Innovation Hubs

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INNOVA is designed to build on proven innovation frame,works, called “innovation hubs”, connected across the project and to the wider world (Mediterranean, North European and islands; urban and peri-urban areas) through the various networks in which the hub-partners are involved.

 

Hub Kiel Bay is a low-lying area at the Baltic coast of Schleswig-Holstein (Germany). Surrounding the Eckernfoerde Bay and Kiel fjord, it consists of smaller communities (with main focus on coastal tourism) and the states capital Kiel City (with a multi-sectoral structure) is affected by erosion and heavy rains.

  Hub Valencia region consisting of a metropolitan area suffering from droughts and with a multi-sectoral structure in which irrigated agriculture plays an important role in the consumption of water (around 80% of the resource).
  The Dutch hub Nijmegen is part of the Convenant of Mayors/Mayors Adapt network integrating the national Room for the River program with a major urban development project and many small-scale co-creation efforts. Recurrent floods and droughts might affect heavily the area.
  French West Indies hub: local economy is much precarious, depending on natural risks such as earthquakes and climate hazards. Decreased rains, severe flash floods, droughts and increasing temperatures contribute to damaging the agriculture sector impacting the local economy for which it remains a key sector in Guadeloupe and Martinique.

INNOVA locations description

Bio-geographical unit

Risk description

End-users involved

Products and Services

Mediterranean coastal urban area

(example of Valencian Urban area)

Protracted droughts and flash floods; reduction of available resources with climate change; water quality reduction

  • Regional Government, City council,
  • Water utility and River Basin Authority
  • Farmers associations

Adapted to temporal and local scale services for urban water distribution resilience; compatibility of agriculture and other uses with reliable urban supply

The region of the Kiel Bay consists coastal communities in low-lying areas at the Baltic coast of Schleswig-Holstein (Germany). Smaller communities like Stein (population 783) are touristic in Character while the states capital Kiel City (population 240.000) is multisectoral driven.

Climate change stimulates an increase in extreme weather events:

  1. Excess surface runoff during heavy rainfalls
  2. An increasing erosion trend at the coast with increasing usage of the coast.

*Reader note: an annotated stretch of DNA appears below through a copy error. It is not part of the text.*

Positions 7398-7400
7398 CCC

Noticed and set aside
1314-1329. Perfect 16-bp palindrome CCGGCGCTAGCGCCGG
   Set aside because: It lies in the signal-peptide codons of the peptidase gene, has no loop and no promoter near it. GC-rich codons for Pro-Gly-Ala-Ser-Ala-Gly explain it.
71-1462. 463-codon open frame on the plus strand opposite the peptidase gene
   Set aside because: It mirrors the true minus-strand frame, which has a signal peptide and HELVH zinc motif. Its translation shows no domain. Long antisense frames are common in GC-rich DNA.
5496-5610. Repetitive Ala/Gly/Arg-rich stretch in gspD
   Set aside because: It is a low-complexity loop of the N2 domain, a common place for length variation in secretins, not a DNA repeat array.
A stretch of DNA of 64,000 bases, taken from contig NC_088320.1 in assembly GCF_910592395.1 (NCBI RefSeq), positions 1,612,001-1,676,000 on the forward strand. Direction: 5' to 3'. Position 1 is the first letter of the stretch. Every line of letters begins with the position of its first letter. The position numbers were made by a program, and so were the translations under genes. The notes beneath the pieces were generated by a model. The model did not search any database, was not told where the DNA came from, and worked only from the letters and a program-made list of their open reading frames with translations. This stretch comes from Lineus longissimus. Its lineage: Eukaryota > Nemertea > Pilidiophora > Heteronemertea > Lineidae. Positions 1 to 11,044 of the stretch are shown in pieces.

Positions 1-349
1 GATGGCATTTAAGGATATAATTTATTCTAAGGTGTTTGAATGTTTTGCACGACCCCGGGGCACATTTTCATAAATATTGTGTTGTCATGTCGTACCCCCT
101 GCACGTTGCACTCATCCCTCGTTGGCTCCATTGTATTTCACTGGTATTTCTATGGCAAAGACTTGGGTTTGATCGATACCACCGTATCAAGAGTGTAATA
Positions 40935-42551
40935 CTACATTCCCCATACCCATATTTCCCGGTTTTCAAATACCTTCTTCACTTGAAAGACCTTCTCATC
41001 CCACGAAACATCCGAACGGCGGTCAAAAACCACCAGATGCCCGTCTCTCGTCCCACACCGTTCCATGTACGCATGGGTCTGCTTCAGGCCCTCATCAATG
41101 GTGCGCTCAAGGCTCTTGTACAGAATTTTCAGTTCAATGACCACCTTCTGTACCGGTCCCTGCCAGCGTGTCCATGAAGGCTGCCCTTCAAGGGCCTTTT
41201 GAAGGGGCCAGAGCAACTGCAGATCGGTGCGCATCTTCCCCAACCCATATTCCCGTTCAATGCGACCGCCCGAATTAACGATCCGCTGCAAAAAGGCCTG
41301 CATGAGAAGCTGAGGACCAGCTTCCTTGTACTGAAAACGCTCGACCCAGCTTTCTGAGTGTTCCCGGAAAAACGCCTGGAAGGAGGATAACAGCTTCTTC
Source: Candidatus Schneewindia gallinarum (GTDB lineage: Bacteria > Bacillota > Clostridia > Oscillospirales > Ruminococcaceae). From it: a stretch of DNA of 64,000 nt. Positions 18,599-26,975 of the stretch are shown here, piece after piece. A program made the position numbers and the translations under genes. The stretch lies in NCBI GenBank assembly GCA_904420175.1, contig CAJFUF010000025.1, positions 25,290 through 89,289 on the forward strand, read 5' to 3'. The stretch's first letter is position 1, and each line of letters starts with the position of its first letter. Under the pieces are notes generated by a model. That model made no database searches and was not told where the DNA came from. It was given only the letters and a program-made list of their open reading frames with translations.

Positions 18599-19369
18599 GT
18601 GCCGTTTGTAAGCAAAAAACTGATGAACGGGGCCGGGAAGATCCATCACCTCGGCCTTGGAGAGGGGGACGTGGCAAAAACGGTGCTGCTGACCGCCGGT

• Mayor, chamber of commerce, economy-promotion agencies, nature protection organization, and local business owners
  • State government & coastal protection, regional planning and tourism authorities
  • The Climate Alliance of Kiel Bay (KBKB) (situated with the University of Kiel)

Focus will be on touristic developments in the Kiel Bay area. For both smaller communities and the city of Kiel, tourism is an important economic factor. We will focus on ways how to inform and engage local stakeholder and tourists in the topic of climate change.  

 

The French West Indies islands, mainly Guadeloupe archipelago and Martinique (population 800 000)

Increasing magnitude and frequency of flash floods and droughts create worsening conditions for agriculture.

  • Regional councils,
  • Weather forecast
  • Agriculture agencies,
  • Water management agencies

Focus will be on cross analysis studies for exploring and mining massive data from various correlated domains (agriculture, agronomy, climate, water management, economics…) to identify tendencies, correlations and associations reflecting the impact of climate changes on agriculture and to raise interest and reaction of end users on such observed phenomena and co-develop adaptation options

Nijmegen is situated along the river Waal in the upper part of the Rhine, Maas, Schelde delta in the Netherlands.

New urban developments are being realised along the river. During this development process climate services showed that the Waal river near Nijmegen should be broadened to lessen the risk of  flooding.

  • City Council,
  • Ministry of Infrastructure and Environment (Water Works),
  • Water Board
  • Citizens,
  • Businesses
  • Associations (sports, recreation)

A new bypass of the river Waal has been made. Main climate related benefit is that the risk for critical river water runoff has diminished. Numerous co-benefits have been defined and are under development now: recreation water, nature development, green zone, new estate on climate dykes, sports facilities.